With 2020 ushering in the new decade, leaders, emerging or established, are looking at challenges never imagined before, says research by Accenture:

  • Climate change. 65% of CEOs agree that they need to look at the effects of their businesses/ growth, on the environment and natural resources.
  • Economic fragility. 87% of CEOs believe that global economic systems need to shift focus towards equality. Why? Because 10% of the world’s population enjoys over 50% of the world’s wealth.
  • Automation potential. As AI takes over, one device and program at a time, where is the edge in our human skills? To what extent and with what urgency do we need to upskill?
  • The risk of leaving people behind. Investment in technologies doubled between 2017-2019, but only 18% of organizations plan to increase spending to reskill their people in the next three years.

It might sound grim. But it is also real. What do leaders need to do to counter these challenges? Here are some concrete ideas:

  1. Practice empathy. This speaks to being human. Of tapping into our imagination and our ability to experience emotions. It is about people over profits. And Satya Nadella has demonstrated it well. In 2014, shortly after becoming CEO, he was asked to advise women who didn’t feel comfortable asking for a raise. He gave an answer, but soon regretted it. Hours later, he wrote to his team that he had “answered that question completely wrong.” Here, he made an effort to combat unconscious bias and demonstrated the courage to admit a mistake, thus paving the way for an organizational culture where people could express themselves without fear.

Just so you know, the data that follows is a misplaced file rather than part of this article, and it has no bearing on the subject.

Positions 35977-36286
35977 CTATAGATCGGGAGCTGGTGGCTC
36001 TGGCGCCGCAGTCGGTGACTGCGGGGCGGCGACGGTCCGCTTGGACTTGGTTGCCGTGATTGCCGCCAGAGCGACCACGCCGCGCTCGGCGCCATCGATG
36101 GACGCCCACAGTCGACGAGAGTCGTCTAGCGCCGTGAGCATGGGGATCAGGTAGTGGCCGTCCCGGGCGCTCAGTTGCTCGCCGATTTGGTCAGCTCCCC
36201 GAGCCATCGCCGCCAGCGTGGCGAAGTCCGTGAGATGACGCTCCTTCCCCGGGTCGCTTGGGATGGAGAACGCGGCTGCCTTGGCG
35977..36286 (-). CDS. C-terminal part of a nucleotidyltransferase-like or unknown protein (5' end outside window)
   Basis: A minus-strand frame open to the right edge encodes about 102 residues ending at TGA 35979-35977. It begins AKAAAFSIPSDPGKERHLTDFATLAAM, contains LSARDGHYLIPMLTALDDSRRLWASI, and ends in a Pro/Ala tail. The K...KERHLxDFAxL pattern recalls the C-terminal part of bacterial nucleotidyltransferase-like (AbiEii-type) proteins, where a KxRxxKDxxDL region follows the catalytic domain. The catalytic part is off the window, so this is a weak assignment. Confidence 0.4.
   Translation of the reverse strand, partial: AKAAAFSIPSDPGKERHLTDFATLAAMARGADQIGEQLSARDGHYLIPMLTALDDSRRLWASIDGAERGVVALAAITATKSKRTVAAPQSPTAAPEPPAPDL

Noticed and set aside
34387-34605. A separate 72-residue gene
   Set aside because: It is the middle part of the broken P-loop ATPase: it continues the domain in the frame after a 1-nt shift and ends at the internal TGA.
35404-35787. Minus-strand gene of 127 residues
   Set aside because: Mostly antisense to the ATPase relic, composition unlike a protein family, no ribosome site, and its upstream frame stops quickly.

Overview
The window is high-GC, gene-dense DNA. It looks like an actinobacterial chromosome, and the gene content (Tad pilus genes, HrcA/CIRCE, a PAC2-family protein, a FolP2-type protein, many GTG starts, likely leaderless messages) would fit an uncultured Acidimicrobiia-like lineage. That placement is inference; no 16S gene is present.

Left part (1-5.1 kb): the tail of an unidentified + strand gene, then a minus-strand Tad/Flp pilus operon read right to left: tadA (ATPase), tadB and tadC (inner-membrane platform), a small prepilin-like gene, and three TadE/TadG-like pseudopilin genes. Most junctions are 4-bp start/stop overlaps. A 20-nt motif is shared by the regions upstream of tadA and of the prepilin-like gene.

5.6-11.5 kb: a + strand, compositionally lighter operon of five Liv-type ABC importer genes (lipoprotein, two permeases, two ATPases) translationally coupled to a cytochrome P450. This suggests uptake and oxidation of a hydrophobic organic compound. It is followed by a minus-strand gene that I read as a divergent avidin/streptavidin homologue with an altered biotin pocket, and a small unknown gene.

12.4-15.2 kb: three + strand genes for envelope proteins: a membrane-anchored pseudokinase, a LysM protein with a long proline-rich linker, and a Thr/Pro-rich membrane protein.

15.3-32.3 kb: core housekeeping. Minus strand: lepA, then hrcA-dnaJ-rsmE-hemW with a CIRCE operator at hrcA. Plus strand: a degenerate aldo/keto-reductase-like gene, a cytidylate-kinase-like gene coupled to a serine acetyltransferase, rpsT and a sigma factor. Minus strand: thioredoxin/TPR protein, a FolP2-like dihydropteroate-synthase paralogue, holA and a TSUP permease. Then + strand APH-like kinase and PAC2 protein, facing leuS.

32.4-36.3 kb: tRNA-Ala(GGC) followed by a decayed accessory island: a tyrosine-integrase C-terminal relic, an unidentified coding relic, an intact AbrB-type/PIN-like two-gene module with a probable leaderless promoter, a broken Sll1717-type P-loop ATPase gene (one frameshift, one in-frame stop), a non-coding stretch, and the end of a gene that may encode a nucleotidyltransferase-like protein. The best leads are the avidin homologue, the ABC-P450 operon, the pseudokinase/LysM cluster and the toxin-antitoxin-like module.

1. Stakeholder inclusion. Complicated as it sounds, this refers to the ability to think of the needs of a range of stakeholders and make business decisions to safeguard their interests. Hearing different perspectives, hiring for diversity, contextualizing products, etc, are all ways to cater to such inclusion. It’s about building trust and being accountable. Ask yourself, what real problem is your business solving out there? How is it helping? If the answer to this isn’t clear, it’s time to go back to the drawing board. As Ellyn Shook, Chief Leadership and Human Resources Officer at Accenture, says, “Organizations have the obligation now to drive growth in tandem with positive social and environmental outcomes.”
  1. Intellect and insight. Continuous learning has become more important now than ever before, as the challenges we deal with keep shifting and we need to find newer paths to success. Our current work environment calls for balancing two skills – using data to make decisions and using the human ability to think critically and challenge conventional approaches. Singapore-based bank UOB is equipping employees to do this and deal with the requirements of a digital future, through a program called ‘Better U’, where they train all their employees, irrespective of age or designation, on the latest technology so they remain employable.

Accenture, through its research, is rallying for such leadership skills amongst a few others, and calling it the model for responsible leadership in the 21st century. What do you think of it?

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